Sunday, February 13, 2011

Importance of Playing Review Pieces

Rita Hauck titled this Parents as Partners presentation The Importance of Playing Review Pieces.

The importance of playing review pieces well:
To learn to play with...
  • Excellent technique - good posture, hand position
  • Beautiful tone - music is first and foremost about sound
  • Appropriate tempo - a slow tempo ensures accuracy
  • Sensitive musicianship - phrasing, shaping, dynamics, ritards, rubato, the overall projection of the deeper meaning of music
  • Balance between melody and accompaniment (right and left hands of piano)
  • Development of intellect - memory
 Ability breeds ability - playing review pieces is more important than playing new pieces.

Benefit and value of playing review pieces well:
It is motivating to the students and parents to be playing something well.

The three stages of learning Dr Suzuki outlines:
1) Learn the notes and new techniques of a piece
2) Gain fluency, ease, consistency
3)Artistic stage - more focus on the musical aspect - the spirit and heart of the music

Playing common repertoire of Suzuki pieces allows for group playing locally, at camps, or workshops.

How do you accomplish the enormous goal of playing review pieces well?

Divide book 1 into sections  1/2 or 1/3 the book or 1/4 to be reviewed every day. 
Book 2 and beyond: "Special treatment."  Use a metronome.  A: hands separate up to tempo, next day B: hands together slowly, C: together up to tempo (for piano)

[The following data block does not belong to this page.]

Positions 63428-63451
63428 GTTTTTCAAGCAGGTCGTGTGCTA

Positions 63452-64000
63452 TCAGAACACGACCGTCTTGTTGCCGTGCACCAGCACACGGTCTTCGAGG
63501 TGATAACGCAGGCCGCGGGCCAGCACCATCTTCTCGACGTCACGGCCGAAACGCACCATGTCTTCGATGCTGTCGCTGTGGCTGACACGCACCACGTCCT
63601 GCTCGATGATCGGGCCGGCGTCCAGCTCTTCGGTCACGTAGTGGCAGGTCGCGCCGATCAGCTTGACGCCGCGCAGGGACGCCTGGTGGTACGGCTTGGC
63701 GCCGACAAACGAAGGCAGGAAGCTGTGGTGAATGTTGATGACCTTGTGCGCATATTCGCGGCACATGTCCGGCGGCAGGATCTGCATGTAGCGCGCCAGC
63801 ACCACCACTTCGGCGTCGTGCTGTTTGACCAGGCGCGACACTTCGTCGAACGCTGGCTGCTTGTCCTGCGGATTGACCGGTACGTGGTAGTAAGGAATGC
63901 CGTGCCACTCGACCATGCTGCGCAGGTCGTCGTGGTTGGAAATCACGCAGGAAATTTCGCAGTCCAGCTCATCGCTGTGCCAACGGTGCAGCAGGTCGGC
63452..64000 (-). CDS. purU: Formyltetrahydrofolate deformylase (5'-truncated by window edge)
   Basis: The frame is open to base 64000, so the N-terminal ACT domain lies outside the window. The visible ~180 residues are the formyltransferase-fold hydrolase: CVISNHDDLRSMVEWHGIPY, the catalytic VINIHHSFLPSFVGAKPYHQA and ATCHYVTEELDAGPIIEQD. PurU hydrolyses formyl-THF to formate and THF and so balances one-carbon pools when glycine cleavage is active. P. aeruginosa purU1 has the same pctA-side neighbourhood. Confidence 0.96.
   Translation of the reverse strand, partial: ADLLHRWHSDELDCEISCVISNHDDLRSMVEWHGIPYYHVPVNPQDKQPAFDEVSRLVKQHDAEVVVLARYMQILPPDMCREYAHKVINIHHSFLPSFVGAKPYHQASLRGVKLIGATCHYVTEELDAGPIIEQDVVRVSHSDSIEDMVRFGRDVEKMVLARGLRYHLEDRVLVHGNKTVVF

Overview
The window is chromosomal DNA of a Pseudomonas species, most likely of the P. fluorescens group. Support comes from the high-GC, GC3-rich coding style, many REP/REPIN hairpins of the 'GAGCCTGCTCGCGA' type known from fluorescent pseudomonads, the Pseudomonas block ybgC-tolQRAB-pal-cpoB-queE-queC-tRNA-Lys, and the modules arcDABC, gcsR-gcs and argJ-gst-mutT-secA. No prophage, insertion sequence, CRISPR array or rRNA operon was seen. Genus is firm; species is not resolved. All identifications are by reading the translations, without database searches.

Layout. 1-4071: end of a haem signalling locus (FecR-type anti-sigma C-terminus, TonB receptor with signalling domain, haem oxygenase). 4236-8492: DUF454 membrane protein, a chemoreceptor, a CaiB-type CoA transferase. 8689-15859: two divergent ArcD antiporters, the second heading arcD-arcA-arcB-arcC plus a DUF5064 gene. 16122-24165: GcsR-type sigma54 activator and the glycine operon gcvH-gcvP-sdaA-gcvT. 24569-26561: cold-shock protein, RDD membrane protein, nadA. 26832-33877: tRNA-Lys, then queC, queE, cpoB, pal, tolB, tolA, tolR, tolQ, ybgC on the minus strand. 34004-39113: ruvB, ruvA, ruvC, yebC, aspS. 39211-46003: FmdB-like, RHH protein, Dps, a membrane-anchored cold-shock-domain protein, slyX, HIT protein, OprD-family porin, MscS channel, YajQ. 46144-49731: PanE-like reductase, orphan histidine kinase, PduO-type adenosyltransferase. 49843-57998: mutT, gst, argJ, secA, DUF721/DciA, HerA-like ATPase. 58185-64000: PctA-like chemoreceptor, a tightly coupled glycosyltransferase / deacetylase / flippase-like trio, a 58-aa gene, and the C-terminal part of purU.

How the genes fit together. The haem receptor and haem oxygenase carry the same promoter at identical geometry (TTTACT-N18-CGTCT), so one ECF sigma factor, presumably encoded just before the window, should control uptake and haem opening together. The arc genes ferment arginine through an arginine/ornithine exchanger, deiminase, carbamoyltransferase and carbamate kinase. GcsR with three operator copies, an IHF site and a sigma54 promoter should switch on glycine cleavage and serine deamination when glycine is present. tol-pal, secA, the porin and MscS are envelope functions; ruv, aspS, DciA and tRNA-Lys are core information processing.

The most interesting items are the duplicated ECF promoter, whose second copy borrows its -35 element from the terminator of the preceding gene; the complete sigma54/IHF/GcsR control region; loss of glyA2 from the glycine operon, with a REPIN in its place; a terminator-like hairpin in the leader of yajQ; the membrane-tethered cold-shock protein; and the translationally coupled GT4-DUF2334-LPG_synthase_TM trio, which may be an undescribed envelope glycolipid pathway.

Review pieces at every lesson, with praise.

Have a graduation recital for each book completed - review the entire book daily for one month first.

Teachers, stay on the same page with parents and students:  not leading from ahead, pushing from behind, criticizing from above, but working together for common goal of beautiful playing, which will motivate everyone: student, parent, teacher.

"After the first piece is internalized, train some more, and add the next piece.  Master and add the next. Keep each piece learned so that it can be played at any time.  This is not just the power of memorization, but the power of internalization." - S. Suzuki (Ability Development)

"Just playing through many pieces is not good training if there will be no one piece that is really played with excellence.  Just being able to say, 'I can play all these pieces,' is in fact insufficient, if it results in not developing musical sense, fine interpretation, and beautiful tone."  - S. Suzuki (Ability Development)

“Create fine ability with an old piece—if this method is carried out correctly, every child will grow splendidly.”
—S. Suzuki (Where Love Is Deep)

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